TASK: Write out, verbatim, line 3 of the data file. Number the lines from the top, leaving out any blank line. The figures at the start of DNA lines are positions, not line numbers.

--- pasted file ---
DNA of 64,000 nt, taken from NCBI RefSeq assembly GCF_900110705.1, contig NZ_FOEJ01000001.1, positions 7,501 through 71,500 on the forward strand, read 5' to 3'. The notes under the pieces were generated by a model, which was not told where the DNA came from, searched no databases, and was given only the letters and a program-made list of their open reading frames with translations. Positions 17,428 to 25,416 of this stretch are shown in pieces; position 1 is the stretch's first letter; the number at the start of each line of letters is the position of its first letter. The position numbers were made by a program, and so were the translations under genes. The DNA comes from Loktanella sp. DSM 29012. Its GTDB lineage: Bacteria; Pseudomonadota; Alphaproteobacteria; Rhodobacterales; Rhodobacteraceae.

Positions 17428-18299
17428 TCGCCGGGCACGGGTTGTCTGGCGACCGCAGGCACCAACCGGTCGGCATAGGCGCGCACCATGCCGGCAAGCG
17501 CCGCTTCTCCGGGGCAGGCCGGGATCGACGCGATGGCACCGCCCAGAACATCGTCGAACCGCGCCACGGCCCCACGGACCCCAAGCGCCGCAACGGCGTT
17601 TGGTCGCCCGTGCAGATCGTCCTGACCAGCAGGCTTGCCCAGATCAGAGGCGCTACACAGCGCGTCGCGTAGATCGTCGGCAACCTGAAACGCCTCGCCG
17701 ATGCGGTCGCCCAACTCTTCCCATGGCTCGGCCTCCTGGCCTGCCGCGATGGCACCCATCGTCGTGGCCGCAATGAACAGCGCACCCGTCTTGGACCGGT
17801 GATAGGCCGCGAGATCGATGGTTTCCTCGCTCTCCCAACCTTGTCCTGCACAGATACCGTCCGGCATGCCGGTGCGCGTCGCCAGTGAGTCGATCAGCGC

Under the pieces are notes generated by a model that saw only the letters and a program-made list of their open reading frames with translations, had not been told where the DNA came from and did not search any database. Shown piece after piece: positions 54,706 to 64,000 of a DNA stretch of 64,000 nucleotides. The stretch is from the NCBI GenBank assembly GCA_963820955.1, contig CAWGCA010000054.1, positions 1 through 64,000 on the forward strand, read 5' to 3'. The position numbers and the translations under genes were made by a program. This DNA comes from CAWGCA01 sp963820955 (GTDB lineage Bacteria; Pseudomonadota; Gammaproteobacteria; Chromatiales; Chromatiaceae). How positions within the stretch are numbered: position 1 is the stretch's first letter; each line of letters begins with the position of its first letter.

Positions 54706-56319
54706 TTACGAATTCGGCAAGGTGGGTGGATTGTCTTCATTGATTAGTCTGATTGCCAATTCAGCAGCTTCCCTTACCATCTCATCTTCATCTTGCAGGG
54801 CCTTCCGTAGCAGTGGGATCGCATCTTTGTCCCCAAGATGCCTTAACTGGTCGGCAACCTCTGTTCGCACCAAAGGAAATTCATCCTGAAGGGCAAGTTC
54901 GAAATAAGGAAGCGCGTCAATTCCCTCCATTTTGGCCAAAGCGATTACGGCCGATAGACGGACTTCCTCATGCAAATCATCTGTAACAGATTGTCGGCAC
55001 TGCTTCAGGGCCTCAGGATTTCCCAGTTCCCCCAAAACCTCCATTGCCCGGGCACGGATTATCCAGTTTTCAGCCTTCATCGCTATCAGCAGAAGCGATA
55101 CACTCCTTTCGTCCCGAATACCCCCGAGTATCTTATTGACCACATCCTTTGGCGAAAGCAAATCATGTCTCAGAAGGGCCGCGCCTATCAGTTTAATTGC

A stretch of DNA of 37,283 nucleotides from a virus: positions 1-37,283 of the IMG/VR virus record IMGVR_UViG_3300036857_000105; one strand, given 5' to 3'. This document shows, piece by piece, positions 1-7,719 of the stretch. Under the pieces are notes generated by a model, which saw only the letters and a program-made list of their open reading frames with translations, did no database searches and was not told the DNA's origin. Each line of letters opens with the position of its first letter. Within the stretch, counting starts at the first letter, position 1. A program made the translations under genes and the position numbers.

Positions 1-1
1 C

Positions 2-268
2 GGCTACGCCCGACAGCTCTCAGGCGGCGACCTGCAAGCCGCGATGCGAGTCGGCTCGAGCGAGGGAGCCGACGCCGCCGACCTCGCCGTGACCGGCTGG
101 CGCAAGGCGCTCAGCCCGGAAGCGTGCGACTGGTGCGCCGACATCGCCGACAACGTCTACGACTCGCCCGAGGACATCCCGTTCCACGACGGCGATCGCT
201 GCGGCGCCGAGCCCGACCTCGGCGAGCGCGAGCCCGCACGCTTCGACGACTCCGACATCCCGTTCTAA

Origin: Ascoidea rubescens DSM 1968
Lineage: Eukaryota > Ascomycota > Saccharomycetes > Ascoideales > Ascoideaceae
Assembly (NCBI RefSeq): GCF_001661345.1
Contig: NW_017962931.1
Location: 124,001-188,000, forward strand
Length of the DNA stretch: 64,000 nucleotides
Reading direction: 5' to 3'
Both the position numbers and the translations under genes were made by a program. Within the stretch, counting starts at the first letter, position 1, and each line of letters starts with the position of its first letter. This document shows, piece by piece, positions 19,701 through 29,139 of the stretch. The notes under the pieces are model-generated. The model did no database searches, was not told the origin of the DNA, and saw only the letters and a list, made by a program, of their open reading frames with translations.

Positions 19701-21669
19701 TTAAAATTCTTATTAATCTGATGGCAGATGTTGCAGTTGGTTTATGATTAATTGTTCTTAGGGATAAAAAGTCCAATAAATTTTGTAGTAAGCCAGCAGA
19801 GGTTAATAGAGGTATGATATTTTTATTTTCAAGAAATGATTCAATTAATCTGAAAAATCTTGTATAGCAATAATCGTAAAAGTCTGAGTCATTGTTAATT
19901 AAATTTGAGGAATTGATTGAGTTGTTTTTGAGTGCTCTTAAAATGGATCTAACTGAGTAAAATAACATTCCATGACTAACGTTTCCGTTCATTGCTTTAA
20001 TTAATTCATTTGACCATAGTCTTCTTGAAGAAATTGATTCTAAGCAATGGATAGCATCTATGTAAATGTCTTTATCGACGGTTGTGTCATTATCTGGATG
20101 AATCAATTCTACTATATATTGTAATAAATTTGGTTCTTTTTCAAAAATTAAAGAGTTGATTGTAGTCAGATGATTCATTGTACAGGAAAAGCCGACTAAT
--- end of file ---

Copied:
17428 TCGCCGGGCACGGGTTGTCTGGCGACCGCAGGCACCAACCGGTCGGCATAGGCGCGCACCATGCCGGCAAGCG